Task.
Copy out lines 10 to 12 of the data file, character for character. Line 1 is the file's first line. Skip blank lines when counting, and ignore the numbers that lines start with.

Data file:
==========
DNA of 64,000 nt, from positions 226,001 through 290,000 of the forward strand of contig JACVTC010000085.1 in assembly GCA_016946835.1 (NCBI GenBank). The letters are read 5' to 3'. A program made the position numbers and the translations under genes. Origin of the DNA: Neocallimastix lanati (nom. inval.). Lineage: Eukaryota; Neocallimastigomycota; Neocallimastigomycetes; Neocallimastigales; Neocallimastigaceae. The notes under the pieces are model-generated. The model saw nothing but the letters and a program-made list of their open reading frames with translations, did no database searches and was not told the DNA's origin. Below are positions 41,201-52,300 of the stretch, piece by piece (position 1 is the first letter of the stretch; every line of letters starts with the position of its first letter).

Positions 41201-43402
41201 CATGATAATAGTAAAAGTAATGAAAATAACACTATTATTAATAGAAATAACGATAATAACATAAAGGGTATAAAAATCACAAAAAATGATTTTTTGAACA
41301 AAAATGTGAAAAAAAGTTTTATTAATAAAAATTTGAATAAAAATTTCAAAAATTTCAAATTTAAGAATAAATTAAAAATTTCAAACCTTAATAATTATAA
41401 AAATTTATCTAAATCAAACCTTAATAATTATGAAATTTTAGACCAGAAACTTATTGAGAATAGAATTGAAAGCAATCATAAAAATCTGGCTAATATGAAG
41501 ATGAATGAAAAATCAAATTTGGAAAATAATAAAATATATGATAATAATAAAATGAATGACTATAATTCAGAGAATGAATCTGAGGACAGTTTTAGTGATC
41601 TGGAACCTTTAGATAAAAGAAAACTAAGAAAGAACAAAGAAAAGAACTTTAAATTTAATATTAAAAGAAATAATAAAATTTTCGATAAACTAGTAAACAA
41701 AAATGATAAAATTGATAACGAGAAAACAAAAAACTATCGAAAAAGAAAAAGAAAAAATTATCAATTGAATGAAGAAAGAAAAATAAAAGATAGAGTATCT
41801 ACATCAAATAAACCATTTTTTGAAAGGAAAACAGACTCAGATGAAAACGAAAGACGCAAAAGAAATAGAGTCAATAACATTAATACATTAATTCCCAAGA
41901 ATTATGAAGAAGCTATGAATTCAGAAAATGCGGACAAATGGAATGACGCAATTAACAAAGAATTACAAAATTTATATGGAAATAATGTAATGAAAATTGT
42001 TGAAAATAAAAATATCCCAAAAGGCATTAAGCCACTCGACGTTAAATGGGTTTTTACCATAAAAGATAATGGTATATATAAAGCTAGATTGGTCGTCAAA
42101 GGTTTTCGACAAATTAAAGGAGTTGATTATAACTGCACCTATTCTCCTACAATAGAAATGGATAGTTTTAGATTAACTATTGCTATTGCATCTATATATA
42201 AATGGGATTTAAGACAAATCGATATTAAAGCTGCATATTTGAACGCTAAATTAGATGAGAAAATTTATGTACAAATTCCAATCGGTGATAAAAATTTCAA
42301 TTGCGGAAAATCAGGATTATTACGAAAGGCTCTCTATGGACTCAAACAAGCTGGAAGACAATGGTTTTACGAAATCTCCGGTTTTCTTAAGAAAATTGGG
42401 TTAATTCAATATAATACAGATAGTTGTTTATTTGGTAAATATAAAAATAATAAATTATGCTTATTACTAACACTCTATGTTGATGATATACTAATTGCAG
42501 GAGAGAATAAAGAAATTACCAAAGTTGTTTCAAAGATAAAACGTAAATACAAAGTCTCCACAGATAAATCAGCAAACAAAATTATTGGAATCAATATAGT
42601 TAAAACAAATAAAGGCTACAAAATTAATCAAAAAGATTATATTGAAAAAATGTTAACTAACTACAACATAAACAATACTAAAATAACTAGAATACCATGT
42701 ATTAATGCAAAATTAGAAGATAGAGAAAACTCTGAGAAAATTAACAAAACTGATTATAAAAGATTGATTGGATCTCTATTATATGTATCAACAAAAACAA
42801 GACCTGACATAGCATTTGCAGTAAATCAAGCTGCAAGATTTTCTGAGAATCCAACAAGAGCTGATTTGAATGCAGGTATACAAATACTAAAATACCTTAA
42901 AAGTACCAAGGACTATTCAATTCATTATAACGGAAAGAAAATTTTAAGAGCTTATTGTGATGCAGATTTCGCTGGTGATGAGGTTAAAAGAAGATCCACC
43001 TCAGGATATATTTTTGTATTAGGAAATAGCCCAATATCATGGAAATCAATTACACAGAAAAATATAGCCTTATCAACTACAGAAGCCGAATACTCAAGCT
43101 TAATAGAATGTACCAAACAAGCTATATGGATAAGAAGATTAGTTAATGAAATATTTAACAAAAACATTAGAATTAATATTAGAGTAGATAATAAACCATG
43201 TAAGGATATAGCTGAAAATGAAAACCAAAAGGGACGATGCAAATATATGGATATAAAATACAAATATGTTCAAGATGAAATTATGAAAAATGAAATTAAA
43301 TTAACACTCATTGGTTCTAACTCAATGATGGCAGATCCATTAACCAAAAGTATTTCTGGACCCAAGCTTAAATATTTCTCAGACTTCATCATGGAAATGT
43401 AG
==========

41901 ATTATGAAGAAGCTATGAATTCAGAAAATGCGGACAAATGGAATGACGCAATTAACAAAGAATTACAAAATTTATATGGAAATAATGTAATGAAAATTGT
42001 TGAAAATAAAAATATCCCAAAAGGCATTAAGCCACTCGACGTTAAATGGGTTTTTACCATAAAAGATAATGGTATATATAAAGCTAGATTGGTCGTCAAA
42101 GGTTTTCGACAAATTAAAGGAGTTGATTATAACTGCACCTATTCTCCTACAATAGAAATGGATAGTTTTAGATTAACTATTGCTATTGCATCTATATATA